Pregnancy mood swings: how to manage the ups and downs
You’ve probably experienced or heard that pregnant moms have more emotional ups and downs and are prone to cry at the sappiest shows or even commercials. It is truly an emotional time. When you are expecting a baby, you may first experience overwhelming joy, but you may also feel other intense emotions.
Pregnancy is a period of both physical and emotional transition. There are highs and lows and hormonal changes to contend with as you adjust to this significant life change. The support of family and friends can help improve your wellbeing and quality of life during pregnancy. Also, simply being prepared by knowing what to expect and having some helpful tips at the ready can make riding those waves a little easier. Simple things like exercise and taking time to focus on the positive can help (1).
Another practice that can help is taking time to note key pregnancy milestones. Slow down to appreciate the moments along the way such as that first positive test and your first noticeable symptom, the first heartbeat, first ultrasound, first kicks, and moving into the next trimester --even external signs such as your first maternity outfit or when you begin to show and others take notice.
Is it normal to have fear and anxiety during pregnancy?
While there are many positives to celebrate throughout your pregnancy, be prepared to also experience some fear and anxiety. This is natural, and can even be helpful. On a biological level, both the anxiety and fear systems in the brain ramp up during pregnancy. As you near the end of your pregnancy, you may have anxiety about pain during labor or concern about delivery. There is a lot you don’t have control over during pregnancy, and this uncertainty can fuel fearful thoughts.
Dr. Mary Kimmel, co-director of the perinatal psychiatry program at the University of North Carolina School of Medicine says that fear and anxiety are normal emotions, and people have them for a reason. In pregnancy, these emotions help ensure you keep your baby safe and protected after giving birth. However, it’s important to recognize when you are getting stuck on a particular fear or having trouble coping with it. Those who have had anxiety in the past are more at risk of having it during pregnancy because of the increased stress. Perinatal experts advise pregnant women to be aware of these thoughts and feelings, and to find a place to talk about them and work through the emotions (2).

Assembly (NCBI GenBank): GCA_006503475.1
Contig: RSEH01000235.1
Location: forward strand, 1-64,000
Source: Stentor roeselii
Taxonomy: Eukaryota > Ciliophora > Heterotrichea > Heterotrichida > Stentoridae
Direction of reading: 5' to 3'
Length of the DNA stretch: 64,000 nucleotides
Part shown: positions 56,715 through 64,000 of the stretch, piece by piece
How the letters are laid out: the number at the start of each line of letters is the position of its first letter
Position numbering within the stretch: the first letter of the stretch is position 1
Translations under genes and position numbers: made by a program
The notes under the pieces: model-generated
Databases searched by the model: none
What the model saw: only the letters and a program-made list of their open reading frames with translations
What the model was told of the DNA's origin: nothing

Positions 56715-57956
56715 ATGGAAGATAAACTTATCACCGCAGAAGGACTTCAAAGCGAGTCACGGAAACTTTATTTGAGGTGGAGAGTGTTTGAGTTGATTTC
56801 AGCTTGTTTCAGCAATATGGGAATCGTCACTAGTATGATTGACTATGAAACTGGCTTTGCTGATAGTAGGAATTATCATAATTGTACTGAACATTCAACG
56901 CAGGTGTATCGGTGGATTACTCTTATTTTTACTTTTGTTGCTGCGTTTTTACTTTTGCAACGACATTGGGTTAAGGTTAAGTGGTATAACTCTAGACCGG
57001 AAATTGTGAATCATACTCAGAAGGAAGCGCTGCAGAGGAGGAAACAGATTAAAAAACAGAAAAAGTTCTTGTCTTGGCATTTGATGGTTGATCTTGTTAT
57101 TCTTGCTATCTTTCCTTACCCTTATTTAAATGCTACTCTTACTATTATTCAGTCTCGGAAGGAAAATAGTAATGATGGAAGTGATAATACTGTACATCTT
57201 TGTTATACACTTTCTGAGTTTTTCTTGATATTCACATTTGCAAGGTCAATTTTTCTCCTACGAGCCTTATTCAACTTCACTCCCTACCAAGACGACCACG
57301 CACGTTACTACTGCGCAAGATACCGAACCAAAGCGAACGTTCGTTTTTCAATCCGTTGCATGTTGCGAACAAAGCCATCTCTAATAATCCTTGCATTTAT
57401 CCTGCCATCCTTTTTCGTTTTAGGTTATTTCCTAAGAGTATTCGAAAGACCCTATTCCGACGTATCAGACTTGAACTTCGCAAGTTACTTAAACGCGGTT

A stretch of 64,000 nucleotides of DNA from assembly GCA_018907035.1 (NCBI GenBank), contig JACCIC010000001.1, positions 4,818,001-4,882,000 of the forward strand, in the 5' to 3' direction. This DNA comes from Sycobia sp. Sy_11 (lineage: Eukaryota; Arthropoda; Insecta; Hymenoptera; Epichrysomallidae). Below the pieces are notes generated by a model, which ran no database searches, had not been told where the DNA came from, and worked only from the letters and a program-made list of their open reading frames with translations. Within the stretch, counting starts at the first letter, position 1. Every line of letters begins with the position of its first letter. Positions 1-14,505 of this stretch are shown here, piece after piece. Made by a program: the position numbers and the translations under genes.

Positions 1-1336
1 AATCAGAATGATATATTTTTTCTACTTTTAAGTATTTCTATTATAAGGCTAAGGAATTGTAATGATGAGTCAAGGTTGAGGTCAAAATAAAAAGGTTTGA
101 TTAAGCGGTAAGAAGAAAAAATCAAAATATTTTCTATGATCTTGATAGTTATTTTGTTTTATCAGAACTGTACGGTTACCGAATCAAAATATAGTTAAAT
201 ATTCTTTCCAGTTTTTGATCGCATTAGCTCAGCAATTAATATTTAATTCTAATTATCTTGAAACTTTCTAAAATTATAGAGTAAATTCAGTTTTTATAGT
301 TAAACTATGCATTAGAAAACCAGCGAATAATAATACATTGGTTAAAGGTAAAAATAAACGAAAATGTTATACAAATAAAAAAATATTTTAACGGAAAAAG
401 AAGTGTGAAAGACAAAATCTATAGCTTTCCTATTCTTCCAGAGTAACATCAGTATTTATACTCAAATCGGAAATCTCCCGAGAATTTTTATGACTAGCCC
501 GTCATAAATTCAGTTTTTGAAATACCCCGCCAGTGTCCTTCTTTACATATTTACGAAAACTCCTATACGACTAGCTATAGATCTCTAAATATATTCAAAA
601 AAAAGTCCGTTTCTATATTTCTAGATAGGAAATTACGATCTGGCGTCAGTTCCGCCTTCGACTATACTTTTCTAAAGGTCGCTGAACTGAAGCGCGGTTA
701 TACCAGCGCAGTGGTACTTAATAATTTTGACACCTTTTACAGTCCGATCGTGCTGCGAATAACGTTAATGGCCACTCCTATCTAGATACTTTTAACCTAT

Is it normal to cry a lot during pregnancy?
Weepiness is certainly normal and something that affects almost every pregnant woman. The experience of pregnancy and new motherhood brings up a complex mix of emotions which leads many women to cry more easily and more often as a way to let those emotions out. Fluctuating hormone levels contribute to weepiness during pregnancy.
It can be tricky to know when the crying and intense emotions indicate something more serious. If you find you are crying a lot without letting up, it may be a symptom of depression, which can affect about 7% of women during pregnancy, according to the Mayo Clinic. Watch for other symptoms such as losing interest in activities you normally enjoy, or having unusual feelings of guilt or lack of self worth. Depression during and after pregnancy is a serious condition, with health consequences for mother and baby. Healthcare experts encourage women to seek help if they think they may be depressed (3).
Depression in Pregnancy
A pregnant woman is more likely to become depressed than a woman who is not having a baby, according to the Canadian Paediatric Society (4). We used to think that being pregnant was protective against depression as well as other psychiatric illnesses because of high levels of estrogen, but scientists now know this is not the case. A 2019 study published in the journal Obstetrics & Gynecology found that between 2000 and 2015 the rate of depression in women hospitalized during pregnancy increased seven-fold (5).
Prevalence of depression during pregnancy can be as high as 20%. These are probably conservative estimates, as cases of maternal depression are often underreported or underdiagnosed. Risk factors for depression include genetic predisposition and environmental factors, as well as a number of social, psychological, and biological factors. One factor given increasing consideration is inadequate nutrition (6).
Mood Swings in pregnancy
Changes in metabolism and the hormones estrogen and progesterone contribute to mood swings in pregnancy, as do fatigue and the physical stress of pregnancy on your body. Significant changes in your hormone levels can affect your level of neurotransmitters, which are brain chemicals that regulate mood. Mood swings are most pronounced during the first trimester between 6 to 10 weeks and again in the third trimester (7).